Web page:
The flowers of this plant, in their perfect state, are among the loveliest objects in the vegetable world, and appear through a lens like minute rubies and emeralds in a constant motion from the least breath of air. It is the sweetest and most nutritious pasture for cattle ; and its usefulness, added to its beauty, induced the Hindus, in their ages, to believe that it was the mansion of a benevolent nymph.-Asiatic Researches, vol. iv. p. 252.

d Every law-book, and almost every poem in Sanschrit, are said to contain allusions to this plant.

e Many plants have the greater virtue from the want of fluidical nourishment. There is a vine, producing in Persia what is called the Royal Grape. It is of a gold-colour; transparent; and about the size of an olive.-Chardin. It makes the best wine in that country; and yet it is never watered : and it grows only upon the young branches.

Few annual roots possess medicinal properties ; and it is curious, that the most effective of drugs are natives of hot countries. Some plants in arid soils have apparently sterile branches, with green leaves. The stems are brittle and dried up; but their leaves imbibe moisture from the dews at night. The pallassia has for its appropriate soil loose and drifted sand. It grows in Peru.Molina. And is known in some parts of Russia.-Pallas.

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planted in Otaheite, but requires weeding, as it were. The Pimento, on the other hand, seems to mock all the labours of man to extend, or even to improve its growth.

The best mode of introducing tropical plants into more temperate climates, is to transplant them by degrees : so that the grandchild of an original plant may live and flourish, where the mother would have languished, and the grandmother have died. With this view, the Marquis de Villanueva del Prado formed a botanical establishment at Teneriffe, in order to habituate the plants of Lower Africa, New Holland, Mexico, and other tropical regions, to the cooler temperature of the south of Europe. Suit the plant to the soil, rather than the soil to the plant, should be the motto of every husbandman : but the botanist must vary his methods as circumstances require. • M. Lavayse formed the plan of introducing tropical plants to the South of Europe, by planting them first in the Azores or Canaries ; whence, after a few years, they might be transplanted to Italy, Sicily, and Spain. Duchesme raised plants with a view of ascertaining their primitive species; and Volney, in his observations on the climate and soil of the United States, informs us, that, foreseeing the consequences of the Abolition of the Slave Trade in the French West India Islands, he conceived the plan of introducing some of the products of the Tropics into Corsica ; the soil and climate of which he conceived to be adapted for the successful culture of the orange, the date, cotton, coffee, and sugar-cane. With this view he cultivated the Domain of Confina, near Ajaccio ; but the subsequent troubles of the Island, the ambition of Paoli, and its possession by England-induced him to sell his estate ; and it passing into the hands of Cardinal Fesch, the experiment was abandoned.

An English Gardener manages to have good fruit at St. Petersburg, notwithstanding the hardest winter; and this he manages by training his trees so near the ground, that during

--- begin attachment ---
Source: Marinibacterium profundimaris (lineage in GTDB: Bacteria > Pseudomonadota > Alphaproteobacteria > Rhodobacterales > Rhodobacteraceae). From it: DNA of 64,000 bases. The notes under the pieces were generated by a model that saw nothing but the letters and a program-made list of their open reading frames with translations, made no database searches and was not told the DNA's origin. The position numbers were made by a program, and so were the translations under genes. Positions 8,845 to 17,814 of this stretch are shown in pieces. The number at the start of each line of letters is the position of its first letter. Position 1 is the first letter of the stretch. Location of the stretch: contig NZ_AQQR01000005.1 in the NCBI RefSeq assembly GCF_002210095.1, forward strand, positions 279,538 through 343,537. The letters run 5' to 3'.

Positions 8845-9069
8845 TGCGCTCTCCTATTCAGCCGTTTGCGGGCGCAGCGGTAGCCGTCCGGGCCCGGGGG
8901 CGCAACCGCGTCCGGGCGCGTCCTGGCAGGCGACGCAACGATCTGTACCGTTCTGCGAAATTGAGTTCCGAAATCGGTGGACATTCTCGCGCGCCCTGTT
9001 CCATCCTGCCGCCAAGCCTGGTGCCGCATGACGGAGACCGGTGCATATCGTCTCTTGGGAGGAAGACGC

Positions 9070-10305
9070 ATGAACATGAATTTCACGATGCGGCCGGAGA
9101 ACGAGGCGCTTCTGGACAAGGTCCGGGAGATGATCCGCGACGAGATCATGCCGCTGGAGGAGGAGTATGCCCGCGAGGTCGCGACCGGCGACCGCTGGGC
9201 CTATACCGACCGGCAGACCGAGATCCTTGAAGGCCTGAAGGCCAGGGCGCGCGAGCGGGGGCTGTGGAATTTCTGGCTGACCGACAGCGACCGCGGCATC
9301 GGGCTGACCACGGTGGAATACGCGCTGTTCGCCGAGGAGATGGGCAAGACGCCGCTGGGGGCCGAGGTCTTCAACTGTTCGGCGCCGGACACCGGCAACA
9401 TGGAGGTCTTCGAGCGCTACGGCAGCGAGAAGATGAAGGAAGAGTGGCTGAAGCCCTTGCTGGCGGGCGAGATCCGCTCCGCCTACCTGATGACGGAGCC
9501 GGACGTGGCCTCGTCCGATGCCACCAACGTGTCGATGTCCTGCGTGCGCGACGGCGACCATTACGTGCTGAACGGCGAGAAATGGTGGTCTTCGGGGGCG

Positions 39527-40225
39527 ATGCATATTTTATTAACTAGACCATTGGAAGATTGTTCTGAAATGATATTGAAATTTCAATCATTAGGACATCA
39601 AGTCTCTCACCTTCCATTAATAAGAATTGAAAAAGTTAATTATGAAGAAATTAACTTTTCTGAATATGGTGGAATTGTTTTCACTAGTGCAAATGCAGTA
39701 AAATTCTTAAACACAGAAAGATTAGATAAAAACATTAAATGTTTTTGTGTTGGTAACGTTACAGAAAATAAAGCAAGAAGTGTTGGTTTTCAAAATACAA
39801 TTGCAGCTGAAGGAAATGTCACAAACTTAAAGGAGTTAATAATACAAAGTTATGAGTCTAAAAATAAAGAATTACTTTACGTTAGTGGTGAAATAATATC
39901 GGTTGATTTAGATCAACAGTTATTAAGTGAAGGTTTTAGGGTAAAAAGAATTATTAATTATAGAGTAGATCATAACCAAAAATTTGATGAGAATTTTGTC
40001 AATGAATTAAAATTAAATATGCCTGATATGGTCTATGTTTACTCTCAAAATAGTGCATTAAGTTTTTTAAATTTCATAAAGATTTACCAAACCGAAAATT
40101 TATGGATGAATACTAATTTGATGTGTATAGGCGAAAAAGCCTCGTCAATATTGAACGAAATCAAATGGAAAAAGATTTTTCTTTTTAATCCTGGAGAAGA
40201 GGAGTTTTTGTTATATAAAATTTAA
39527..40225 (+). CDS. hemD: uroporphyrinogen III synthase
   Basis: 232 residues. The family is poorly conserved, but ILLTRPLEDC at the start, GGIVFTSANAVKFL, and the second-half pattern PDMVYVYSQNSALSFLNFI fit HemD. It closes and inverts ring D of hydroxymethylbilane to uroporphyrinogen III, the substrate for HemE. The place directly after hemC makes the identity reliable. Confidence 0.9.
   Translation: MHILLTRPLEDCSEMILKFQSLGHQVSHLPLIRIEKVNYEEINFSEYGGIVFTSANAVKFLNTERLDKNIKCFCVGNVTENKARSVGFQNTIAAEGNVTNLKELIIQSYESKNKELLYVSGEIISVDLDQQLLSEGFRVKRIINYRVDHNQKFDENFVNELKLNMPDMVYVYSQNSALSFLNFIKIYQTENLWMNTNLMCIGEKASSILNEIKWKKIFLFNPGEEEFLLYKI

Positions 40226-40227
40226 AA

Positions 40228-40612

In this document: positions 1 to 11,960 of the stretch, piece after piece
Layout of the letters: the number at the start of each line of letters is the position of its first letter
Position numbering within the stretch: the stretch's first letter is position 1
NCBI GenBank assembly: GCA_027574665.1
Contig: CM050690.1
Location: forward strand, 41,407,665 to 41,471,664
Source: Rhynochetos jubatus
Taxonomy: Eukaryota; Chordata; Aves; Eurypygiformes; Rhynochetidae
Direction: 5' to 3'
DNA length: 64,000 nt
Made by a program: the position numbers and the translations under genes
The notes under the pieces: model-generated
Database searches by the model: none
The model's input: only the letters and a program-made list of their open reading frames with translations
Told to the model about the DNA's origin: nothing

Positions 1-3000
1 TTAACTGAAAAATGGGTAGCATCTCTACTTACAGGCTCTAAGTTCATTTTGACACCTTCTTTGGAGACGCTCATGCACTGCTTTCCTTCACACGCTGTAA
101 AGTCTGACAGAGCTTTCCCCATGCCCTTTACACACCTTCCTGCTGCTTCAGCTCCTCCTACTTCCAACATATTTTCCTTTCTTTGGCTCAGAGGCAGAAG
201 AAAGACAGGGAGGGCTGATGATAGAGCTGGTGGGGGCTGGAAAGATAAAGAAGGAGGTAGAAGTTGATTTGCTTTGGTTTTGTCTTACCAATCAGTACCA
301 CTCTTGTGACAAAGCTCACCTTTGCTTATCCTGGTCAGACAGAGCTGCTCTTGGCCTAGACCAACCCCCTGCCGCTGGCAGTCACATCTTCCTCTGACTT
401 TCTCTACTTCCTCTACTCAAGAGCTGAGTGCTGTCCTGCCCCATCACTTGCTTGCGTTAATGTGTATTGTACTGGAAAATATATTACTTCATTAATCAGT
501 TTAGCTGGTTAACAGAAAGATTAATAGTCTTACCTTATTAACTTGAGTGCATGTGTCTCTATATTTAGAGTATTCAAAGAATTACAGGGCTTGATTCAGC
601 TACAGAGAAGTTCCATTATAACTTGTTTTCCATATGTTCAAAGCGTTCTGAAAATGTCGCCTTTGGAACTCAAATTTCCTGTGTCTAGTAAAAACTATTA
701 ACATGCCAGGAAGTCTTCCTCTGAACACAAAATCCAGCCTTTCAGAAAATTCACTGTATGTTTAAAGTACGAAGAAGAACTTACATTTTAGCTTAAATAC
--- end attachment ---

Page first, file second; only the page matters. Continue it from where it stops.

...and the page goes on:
the whole winter they are covered with snow. Even the deserts of Africa might be gradually brought under the empire of man, where he to plant detached portions of them with roots of the long creeping vegetables, which are found here and there in those regions.

Some plants are common to equinoctial Asia, Africa, and America : others only to equinoctial America and Africa ; some only to equinoctial Africa and India; some only to America and Asia ; and others only to America and Africa a : while others are equally common to Europe and New Holland.

To account for these singularities would perhaps be an impossible labour ; but it may present no unprofitable result to the imagination, if we collect and contrast a few of these remarkable phenomena. The lily root, so common in Europe, is found in Newfoundland, the north-west coast of America, and in Kamschatka, as well as in the warmer parts of southern Asia. Heath, on the other hand, is not only unknown in the European latitudes of America, but throughout the whole of that continent ;-a circumstance the more remarkable, since it is common in the opposite peninsula of Kámschatka. The papyrus, scarcely known except in Egypt, in Sicily, on the Congo, and in Madagascar, has never taken root on the opposite coasts : and of the thirteen species of African palm, the alfonsia oleifera is the only one, that has yet been discovered in America. And here we may allude to a very remarkable circumstance :—The cusso-tree does not extend beyond the limits of a disorder, which the leaves seem expressly intended to cure ; viz.—that arising from the worms, to which the natives of Abyssinia are peculiarly subject.

The blue-berried honeysuckle of Switzerland, Austria, and

a Humboldt, in a paper submitted to the French Institute, says, that “the oak, pines, yews, ranunculi, &c. of the Peruvian and Mexican Andes have nearly the same physiognomy with the species of the same genera of North America, Siberia, and Europe. But all alpine plants of the Cordilleras differ specifically from the analogous species of the temperate zone of the old continent.”